Ellipses: Standard Form - Video Tutorials & Practice Problems

On a tight schedule?

Get a 10 bullets summary of the topic

1

concept

Graph Ellipses at Origin

Video duration:

5m

Play a video:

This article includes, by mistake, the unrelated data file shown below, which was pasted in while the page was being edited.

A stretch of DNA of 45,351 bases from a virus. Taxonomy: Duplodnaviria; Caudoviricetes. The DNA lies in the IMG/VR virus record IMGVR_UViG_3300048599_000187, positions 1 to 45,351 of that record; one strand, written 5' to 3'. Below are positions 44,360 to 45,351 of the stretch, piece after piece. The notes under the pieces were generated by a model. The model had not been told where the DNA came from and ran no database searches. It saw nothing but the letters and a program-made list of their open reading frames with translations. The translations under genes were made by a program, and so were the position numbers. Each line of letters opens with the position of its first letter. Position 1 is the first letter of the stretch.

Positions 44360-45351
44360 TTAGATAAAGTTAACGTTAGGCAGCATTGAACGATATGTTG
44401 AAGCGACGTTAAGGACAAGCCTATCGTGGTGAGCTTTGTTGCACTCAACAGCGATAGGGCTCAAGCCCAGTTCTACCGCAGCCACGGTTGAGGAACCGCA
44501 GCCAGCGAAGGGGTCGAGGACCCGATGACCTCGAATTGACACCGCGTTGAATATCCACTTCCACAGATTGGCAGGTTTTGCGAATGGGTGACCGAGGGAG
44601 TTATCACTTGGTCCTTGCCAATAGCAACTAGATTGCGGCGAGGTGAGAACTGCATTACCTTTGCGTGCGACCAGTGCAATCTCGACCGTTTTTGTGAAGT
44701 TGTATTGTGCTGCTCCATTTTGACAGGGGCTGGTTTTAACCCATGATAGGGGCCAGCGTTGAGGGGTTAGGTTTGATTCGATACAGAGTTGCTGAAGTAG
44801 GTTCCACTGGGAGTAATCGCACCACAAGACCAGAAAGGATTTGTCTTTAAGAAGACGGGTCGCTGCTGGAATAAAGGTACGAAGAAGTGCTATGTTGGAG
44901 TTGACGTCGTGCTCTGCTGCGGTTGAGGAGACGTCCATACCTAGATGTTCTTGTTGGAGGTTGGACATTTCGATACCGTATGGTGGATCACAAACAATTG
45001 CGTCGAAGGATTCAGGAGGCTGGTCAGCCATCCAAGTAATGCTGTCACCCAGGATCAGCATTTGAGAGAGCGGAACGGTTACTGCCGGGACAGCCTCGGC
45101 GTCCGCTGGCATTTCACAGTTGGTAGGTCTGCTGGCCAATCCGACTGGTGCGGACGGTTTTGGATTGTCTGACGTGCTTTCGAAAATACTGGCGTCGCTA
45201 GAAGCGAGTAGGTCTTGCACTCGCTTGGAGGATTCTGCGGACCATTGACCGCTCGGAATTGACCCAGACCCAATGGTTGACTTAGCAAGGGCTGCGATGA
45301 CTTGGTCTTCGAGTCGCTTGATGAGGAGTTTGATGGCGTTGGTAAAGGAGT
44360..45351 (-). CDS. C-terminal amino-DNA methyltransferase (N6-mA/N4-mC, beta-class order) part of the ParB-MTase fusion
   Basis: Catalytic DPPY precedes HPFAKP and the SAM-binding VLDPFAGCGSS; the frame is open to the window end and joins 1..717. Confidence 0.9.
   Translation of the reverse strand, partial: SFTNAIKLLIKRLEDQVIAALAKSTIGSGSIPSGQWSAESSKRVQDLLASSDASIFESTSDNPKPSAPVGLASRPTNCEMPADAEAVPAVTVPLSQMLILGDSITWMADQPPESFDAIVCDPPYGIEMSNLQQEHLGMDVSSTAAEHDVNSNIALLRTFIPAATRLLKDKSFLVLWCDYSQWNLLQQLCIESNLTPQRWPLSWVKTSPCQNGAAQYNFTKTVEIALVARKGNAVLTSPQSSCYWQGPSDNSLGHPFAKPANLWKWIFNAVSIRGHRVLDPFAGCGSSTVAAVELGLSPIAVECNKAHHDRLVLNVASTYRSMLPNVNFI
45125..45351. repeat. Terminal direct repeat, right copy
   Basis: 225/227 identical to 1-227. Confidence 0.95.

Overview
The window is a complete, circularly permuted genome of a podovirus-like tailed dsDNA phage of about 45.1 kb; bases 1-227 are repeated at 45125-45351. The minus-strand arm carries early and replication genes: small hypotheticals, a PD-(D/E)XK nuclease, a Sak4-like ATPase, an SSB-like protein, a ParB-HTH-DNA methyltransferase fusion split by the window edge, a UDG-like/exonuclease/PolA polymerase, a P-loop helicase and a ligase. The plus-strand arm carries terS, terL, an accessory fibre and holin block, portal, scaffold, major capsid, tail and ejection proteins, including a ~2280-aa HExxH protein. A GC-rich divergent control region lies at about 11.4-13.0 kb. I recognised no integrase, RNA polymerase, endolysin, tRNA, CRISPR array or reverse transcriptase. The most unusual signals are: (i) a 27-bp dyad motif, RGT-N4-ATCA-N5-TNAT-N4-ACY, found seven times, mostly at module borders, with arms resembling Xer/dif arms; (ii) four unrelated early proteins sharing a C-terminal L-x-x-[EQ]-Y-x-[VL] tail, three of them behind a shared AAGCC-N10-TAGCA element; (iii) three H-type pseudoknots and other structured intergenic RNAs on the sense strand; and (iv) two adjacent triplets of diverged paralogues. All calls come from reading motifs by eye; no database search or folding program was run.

Welcome back everyone. So up to this point, we've been talking about conic sections. And in the last video, we looked at the circle shape in this video, we're going to take a look at the ellipse and the ellipse forms when you take a three dimensional cone and you slice it with a two dimensional plane at a slight angle. So if you slightly tilt the plane into the cone, this is going to give you this ellipse shape, which we're gonna talk about in this video. Now, the ellipse is a bit more complicated than the circle because there's more that you need to keep track of when it comes to your graph and equation, but don't sweat it because in this video, we're going to figure out that there are actually some similarities between the circle and the ellipse. And even though it's a bit more complicated, the problem should be pretty straightforward once you know how the equations and graph work. So let's get right into this. Now, we look at a circle already and we figured out that the circle depends on its radius and this radius tells us the distance from the center of the circle to any point on it. So we can see from this graph here that the circle has a radius of 123 units. And that means that any distance you travel to any point on the circle is always going to be a distance of three from the center. Now, this equation for a circle looks like this where we have X squared plus Y squared equals the radius squared. Now, I want you to imagine that we take this circle and we stretch it horizontally. If we were to stretch this circle, we would end up getting a shape which looks something like that. But notice that this shape is a bit different than the circle and that it doesn't have the same symmetry all the way around because the distance from the center of the ellipse to this point is not the same as the distance from the center to that point. So in order to define this new shape, there are two distances that we're going to need to keep track of. And this shape is what we call the ellipse because there are going to be two distances which are the semi major axis and the semi minor axis that define the shape. Now the semi major axis is just going to be the larger of the two axes. So if I look at a here, I can see the A is 1234 units long. And I can see that B here is 123 units long. And since A is bigger than B, that means A is going to be the semi major axis whereas B is going to be the semi minor axis. So that's the main idea of the horizontal ellipse. But what do you think would happen if we took the same circle and now stretched it vertically instead of horizontally? Well, if we vertically stretch the circle, we would end up getting a vertical ellipse. And the way that the vertical ellipse works is the major axis or where the ellipse is stretched is now going to be on the Y rather than the X. Now, if we actually take a look at the major and minor axis, we can see that this A value is still going to be the same, it's going to be 1234 units. But this time, the A is going to be up and down rather than left and right. And if we look at our B value, well, we can see that B is still 123 units long, but now the B is left and right rather than being up and down like before. So we can see that A is still the semi major axis and B is still the semi minor axis. But now it's just the directions that are switched. So this is what would happen if you had a vertically stretched ellipse. Now, it's also important to know how the equations are going to work. So when it comes to the horizontal ellipse, this is what the equation is going to look like. Notice how we have the semi major axis squared, which is underneath the X when we are stretched on the X axis and we have the semi minor axis square underneath the Y. Now, when it comes to the vertical ellipse, the way that this equation is going to be different is we're going to have a squared and B squared switch. So we'll have B squared underneath the X and we'll have a squared underneath the Y. And this is because we're now stretched on the Y axis. So A, the major axis shows up under the Y, whereas B shows up under the X. Now, in both of these equations, it's only going to be the A and the B that you need to plug in or replace the variables with. So if we go over to the horizontal, our equation is going to be X squared over A squared and A squared is four squared or 16 plus Y squared over three squared, which is nine and that's going to be equal to one. And for our vertical ellipse, we're going to have X squared over B squared, which is X squared over nine plus Y squared over A squared, which is 16 is equal to one. So this would be the equation for our horizontal ellipse. And that would be the equation for the vertical ellipse. And it's important to know that whenever you see the variable A a always tells you the longest distance from the center of the ellipse to the outside. Now, one more thing I want to mention as just kind of a way to remember these equations is you may notice that the ellipse equation versus the circle equation are a bit different. But if you actually take the circle equation and rewrite it by dividing R squared by every term which you can do. If you do it to the both sides of the equal sign, you can cancel the R squared giving you X squared over R squared plus Y squared over R squared is equal to one. And notice how this equation looks very similar to the other two equations for the ellipses. The only main difference is this distance is the same. It's the radius because we have symmetry all the way around the circle. Whereas these two equations have the two different distances A and B because we don't have the same symmetry all the way around the shape. So this is the main idea and concept behind the graphs of ellipses at the origin where the center is right in the middle of the graph. So hope you found this video. Helpful. Thanks for watching and let's move on.